6. We understand the aims of introducing upstream competition but would be surprised if there is significant new entry due to the cost and quality hurdles to be addressed. We believe there will be substantial work required to introduce this reform and are concerned that material benefits are unlikely to be realised.

7. It will be important for the Government to fully evaluate the success of these changes before considering the need for further changes in the future.

Are the proposals to protect and enhance water resources likely to be fully effective?

8. We support the intention to review abstraction licencing and introduce water trading. Abstraction licence reform is a particularly complex area and we are pleased that a considered, consultative approach is being taken.

9. We also support bulk transfers between companies, where this is economic. Ofwat has proposed a number of promising approaches to removing regulatory barriers to transfers and we are happy to work with the regulator to develop these further. Trading may be part of the solution but we believe that cooperation between companies also has an important role to play in addressing regional resource issues and enhancing resilience (See “Trading Theory for Practice”: a paper by Northumbrian Water, Anglian Water and Cambridge Water).

10. The effectiveness of proposals in the White Paper to protect water resources depends on the eventual plans taken forward. However, it appears the policies, taken together, represent a comprehensive approach to resolving the issues.

How best can the White Paper’s aims to promote water efficiency and the use of sustainable drainage be implemented?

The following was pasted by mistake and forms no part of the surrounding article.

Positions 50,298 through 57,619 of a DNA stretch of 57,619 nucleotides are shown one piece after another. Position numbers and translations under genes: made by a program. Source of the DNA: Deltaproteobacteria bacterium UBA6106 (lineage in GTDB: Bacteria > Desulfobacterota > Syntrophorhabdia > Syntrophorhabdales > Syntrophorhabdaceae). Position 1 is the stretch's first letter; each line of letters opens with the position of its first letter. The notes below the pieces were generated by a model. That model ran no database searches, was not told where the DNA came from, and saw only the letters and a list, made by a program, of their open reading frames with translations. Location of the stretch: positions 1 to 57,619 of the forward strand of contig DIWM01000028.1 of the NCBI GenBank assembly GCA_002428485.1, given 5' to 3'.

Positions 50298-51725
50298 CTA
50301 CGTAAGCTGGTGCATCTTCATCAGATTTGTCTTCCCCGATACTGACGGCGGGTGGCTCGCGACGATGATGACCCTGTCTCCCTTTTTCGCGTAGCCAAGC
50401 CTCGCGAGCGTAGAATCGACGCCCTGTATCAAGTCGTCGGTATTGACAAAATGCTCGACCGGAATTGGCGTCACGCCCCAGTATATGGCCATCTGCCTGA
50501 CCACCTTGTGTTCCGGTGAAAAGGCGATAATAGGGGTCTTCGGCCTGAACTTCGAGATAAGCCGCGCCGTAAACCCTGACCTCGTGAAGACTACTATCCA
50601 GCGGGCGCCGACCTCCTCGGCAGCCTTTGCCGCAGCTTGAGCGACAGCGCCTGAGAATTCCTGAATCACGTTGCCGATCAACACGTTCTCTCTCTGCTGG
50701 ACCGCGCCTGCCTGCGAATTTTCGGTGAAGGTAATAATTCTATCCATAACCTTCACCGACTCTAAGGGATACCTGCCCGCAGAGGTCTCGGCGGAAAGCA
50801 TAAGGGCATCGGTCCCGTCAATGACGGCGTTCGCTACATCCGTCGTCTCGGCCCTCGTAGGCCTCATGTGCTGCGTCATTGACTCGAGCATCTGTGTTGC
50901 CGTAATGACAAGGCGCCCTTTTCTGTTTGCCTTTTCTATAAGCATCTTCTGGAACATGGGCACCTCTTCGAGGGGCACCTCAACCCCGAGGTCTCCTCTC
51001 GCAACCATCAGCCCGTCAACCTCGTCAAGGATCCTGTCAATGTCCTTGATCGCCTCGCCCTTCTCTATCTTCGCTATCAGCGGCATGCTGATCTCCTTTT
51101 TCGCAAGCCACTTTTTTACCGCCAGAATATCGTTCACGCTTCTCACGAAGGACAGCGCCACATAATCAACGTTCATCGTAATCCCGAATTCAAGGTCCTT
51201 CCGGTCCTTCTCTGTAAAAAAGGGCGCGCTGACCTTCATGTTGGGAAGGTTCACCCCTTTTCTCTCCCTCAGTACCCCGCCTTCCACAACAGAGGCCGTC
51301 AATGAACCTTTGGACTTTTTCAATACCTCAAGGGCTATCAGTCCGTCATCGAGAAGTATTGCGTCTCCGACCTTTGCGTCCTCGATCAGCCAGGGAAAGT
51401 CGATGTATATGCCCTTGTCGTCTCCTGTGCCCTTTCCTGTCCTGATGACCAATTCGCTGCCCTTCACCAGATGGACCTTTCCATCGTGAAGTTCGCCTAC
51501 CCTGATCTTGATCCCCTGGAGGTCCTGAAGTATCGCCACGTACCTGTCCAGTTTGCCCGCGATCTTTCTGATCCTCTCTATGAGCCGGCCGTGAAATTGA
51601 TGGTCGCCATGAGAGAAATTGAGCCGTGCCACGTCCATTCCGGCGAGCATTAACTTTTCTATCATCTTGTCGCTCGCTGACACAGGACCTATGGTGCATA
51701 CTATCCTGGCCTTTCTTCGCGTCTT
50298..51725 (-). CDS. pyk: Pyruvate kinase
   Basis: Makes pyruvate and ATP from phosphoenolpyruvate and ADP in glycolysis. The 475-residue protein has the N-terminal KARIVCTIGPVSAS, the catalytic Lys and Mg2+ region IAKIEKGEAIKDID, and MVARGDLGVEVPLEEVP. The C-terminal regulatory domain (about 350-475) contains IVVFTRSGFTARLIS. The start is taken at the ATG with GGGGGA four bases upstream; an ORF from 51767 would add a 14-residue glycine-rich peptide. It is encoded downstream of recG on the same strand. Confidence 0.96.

11. There are significant challenges both for the water industry and the Government in terms of improving water efficiency. While we recognise that maintaining an adequate supply of water in resource challenged areas will need multiple solutions, improvements to the water efficiency of households is a key measure.

12. We are aware that there are a number of potential “Blue Deal” initiatives being discussed that would operate in a similar way to the Green Deal. We already have an excellent reputation for the innovative promotion of water efficiency, particularly in our Essex & Suffolk area, and would be very interested in understanding how NWL could contribute to the potential “Blue Deal” approach.

13. We support the Government’s focus on sustainable drainage. NWL is coordinating a large scale project on Tyneside and piloting four sewer flooding schemes with sustainable solutions. These projects aim to develop best practice approaches in partnership working and the delivery of sustainable solutions.